Intellectual virtues aren’t ideas. They’re habits of mind. How are those habits formed or acquired? Janelle Aijian and Jason Baehr comment on how intellectual virtues are acquired.
About the Authors
Robert C. Roberts (PhD Yale University) is Professor of Ethics and Emotion Theory at the Jubilee Centre for Character and Virtues, has a joint Chair with the Royal Institute of Philosophy, and is also a Scholar with the project Virtue, Happiness, & the Meaning of Life at the University of Chicago.
Janelle Aijian was born in Edmonton, Alberta and spent her early life moving all over the world, from Toronto to Houston to Nairobi. She earned her doctoral degree in Philosophy from Baylor University, where her dissertation focused on the religious epistemology of Blaise Pascal. Her current research interests involve skepticism, especially its place in the life of faith, and the ancient deadly sin of acedia, or spiritual despondency. Her favorite Torrey texts to teach are The Brothers Karamazov, Moby Dick, The Republic and the gospel of John. Janelle lives in Fullerton with her husband, Phillip, their son Malcolm and a cat named Cleopatra.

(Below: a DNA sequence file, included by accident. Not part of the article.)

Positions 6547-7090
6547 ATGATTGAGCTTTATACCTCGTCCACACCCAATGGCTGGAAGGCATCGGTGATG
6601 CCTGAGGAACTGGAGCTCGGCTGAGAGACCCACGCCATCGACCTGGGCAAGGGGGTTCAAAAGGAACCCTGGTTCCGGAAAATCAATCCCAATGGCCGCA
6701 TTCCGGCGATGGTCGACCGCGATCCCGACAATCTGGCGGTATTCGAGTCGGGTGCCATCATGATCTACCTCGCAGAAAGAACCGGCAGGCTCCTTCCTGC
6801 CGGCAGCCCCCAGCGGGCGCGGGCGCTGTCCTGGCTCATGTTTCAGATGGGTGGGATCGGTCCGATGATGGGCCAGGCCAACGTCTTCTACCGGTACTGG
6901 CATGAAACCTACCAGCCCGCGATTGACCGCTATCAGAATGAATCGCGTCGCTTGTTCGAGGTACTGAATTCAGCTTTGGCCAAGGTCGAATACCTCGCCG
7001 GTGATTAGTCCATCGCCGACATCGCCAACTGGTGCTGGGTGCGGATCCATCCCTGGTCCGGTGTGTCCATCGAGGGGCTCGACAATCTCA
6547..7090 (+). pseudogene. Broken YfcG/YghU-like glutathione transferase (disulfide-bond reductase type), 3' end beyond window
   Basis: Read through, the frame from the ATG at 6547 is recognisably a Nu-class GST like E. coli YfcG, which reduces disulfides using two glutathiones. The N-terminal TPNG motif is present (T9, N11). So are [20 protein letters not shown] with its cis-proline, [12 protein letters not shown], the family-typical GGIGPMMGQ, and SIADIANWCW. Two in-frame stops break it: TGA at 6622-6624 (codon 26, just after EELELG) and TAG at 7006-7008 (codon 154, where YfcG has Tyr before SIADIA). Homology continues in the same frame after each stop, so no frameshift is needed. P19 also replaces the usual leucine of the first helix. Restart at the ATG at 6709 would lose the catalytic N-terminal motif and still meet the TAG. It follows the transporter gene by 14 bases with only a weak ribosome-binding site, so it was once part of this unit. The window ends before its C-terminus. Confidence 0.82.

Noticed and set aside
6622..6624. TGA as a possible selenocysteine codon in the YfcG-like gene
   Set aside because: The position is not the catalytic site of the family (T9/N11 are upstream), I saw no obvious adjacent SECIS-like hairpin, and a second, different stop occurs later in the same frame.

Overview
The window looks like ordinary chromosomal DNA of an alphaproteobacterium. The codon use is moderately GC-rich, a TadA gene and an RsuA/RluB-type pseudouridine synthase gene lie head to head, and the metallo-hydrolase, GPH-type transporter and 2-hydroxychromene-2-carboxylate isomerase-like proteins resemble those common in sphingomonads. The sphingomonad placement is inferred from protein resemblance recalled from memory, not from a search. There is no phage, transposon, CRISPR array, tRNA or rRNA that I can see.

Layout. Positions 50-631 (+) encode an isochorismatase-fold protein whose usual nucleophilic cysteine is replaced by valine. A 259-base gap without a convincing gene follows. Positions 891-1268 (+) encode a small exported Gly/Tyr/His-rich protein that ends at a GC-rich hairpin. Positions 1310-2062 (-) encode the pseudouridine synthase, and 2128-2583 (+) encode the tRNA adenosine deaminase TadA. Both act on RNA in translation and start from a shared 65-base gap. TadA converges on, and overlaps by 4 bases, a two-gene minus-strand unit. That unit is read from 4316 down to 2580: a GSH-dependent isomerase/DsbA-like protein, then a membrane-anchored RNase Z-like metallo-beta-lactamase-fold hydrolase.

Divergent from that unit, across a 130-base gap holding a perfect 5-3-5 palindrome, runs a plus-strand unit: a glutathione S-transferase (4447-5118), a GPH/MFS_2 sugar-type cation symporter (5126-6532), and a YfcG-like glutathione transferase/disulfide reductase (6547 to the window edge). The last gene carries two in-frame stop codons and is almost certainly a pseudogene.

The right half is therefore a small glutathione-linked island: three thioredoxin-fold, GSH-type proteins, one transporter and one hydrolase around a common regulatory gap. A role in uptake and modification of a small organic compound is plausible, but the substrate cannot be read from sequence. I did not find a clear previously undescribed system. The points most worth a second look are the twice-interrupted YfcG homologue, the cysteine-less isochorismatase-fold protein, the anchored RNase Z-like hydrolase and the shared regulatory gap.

Gregg Ten Elshof has a M.A. in Philosophy from Talbot School of Theology and a Ph.D. in Philosophy from University of Southern California. He is currently Professor of Philosophy at Biola University in La Mirada, CA.
Jason Baehr (Ph.D. University of Washington) is Professor of Philosophy at Loyola Marymount University. He specializes in epistemology, virtue theory, virtue epistemology, and philosophy of education.